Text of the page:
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    Winging It Before You Can Fly

    | Chicago, IL, USA | New Hires, Theme Of The Month

    (I have to train a new hire that will do pretty much the same job I am doing. This is a typical conversation with her.)

    Me: *going to her desk first thing in the morning, after spending the previous day showing her different forms she needs to complete* “Okay, let’s go over that form so we can send it through the system.”

    New Hire: “Oh, I already did it and sent it.

    (I presume she followed the notes she took the day before to complete it and ask to see the finished form.)

    Me: “Um, this is completely wrong and you already sent this through the system?! If you had questions, why didn’t you ask me? And why did you send it without my checking it first?”

    New Hire: “Oh, well you were gone for the day, and I wanted to get it off of my desk, so I just winged it and sent it through.”

    Me: *face-palm*

    Fell Under New Management

    | MA, USA | Bosses & Owners, Health & Body

    (There’s a spill on the floor that hasn’t been mopped up, but I don’t see it as I walk by with a tray of drinks. I slip and fall hard, dropping all of the drinks and hitting my hip on the floor. My manager rushes over, and I think he’s going to help me up. Instead…)

    Manager #1: “Were you wearing non-slip shoes?!”

    Me: *shocked, wet, and in pain* “Yes! And I’m fine. Thanks for asking!”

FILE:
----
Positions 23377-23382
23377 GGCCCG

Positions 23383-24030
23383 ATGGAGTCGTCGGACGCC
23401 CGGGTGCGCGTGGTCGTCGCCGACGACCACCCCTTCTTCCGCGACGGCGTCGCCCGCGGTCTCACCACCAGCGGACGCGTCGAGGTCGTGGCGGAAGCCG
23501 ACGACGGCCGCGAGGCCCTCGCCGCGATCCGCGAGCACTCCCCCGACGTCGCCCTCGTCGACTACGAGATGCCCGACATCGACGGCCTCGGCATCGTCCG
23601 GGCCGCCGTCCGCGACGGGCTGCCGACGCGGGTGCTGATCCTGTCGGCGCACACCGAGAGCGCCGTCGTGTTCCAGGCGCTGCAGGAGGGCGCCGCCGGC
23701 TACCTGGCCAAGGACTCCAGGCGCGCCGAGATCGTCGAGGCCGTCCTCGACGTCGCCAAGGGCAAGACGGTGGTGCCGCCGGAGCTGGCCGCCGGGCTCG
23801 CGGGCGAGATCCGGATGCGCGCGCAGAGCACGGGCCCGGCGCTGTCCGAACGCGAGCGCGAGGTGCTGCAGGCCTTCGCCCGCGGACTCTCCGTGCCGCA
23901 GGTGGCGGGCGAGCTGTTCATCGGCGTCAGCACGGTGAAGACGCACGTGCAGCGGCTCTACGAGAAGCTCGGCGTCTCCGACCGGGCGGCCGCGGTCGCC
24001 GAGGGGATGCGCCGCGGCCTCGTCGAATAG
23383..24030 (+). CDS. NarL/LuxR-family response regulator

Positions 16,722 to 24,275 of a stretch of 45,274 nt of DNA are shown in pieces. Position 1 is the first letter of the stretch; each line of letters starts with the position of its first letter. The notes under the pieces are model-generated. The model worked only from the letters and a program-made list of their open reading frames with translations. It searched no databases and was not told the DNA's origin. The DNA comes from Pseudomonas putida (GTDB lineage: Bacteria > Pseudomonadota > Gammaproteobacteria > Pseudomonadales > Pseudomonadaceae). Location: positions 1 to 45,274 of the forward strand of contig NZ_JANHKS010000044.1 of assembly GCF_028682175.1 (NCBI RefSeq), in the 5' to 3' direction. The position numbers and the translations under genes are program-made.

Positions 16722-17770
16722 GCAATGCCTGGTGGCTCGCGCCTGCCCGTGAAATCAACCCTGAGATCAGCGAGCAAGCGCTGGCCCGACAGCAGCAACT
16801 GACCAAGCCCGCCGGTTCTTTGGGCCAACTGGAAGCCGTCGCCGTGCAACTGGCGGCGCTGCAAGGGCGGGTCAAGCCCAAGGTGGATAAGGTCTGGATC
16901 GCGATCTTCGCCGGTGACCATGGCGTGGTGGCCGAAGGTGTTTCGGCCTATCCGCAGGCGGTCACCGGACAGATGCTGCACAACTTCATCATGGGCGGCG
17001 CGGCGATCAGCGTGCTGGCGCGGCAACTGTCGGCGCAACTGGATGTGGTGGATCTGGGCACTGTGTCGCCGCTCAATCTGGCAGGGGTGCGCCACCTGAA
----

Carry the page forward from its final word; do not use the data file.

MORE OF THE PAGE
(In contrast, about a year later, I slipped and fell again, this time with a different manager on duty. I’m not hurt, so I just get up and go about my business.)

    Manager #2: *comes up to me 10 minutes later* “Oh, my god, I heard that you fell! Are you okay? Does anything feel broken? Do you need to go home?”

    Making Drive-Thru Feel Affronted

    , | Peterborough, ON, Canada | Bosses & Owners, Crazy Requests, Food & Drink

    (There’s a drive thru order for an item that we only cook to order and takes about four minutes. I’m cooking it and it’s just about ready when we receive an order on front counter for the same thing. I start cooking it and put the first one on the heat chute.)

    Me: “Drive thru, your hot dog is up.”

    Customer On Front: “Hey, that’s mine!”

    Me: “Sorry for the confusion. Theirs came up first because they ordered a couple minutes before you. Yours will be ready shortly.”

    Customer On Front: “That doesn’t matter; I should be first!”

    (He leaves with his food, still making a stink. The next day, the manager calls me into the office.)

    Manager: “You know you aren’t supposed to serve drive-thru before front. We had someone complain that you gave his food away yesterday.”

    Me: “Oh, yeah, I remember him. He didn’t even place his order until the one for drive-thru was cooked.”

    Manager: “That doesn’t matter; it’s always front first when they order at the same time.”

    Me: “They weren’t at the same time, though. Drive-thru ordered several minutes ahead of front. Pull up the orders on the computer; I’m sure I can find it.”

    Manager: “Front gets served first no matter what and that’s the end of it.”

    Me: *giving up* “Okay, but don’t be surprised when we get complaints about drive-thru waiting eight minutes for their food.”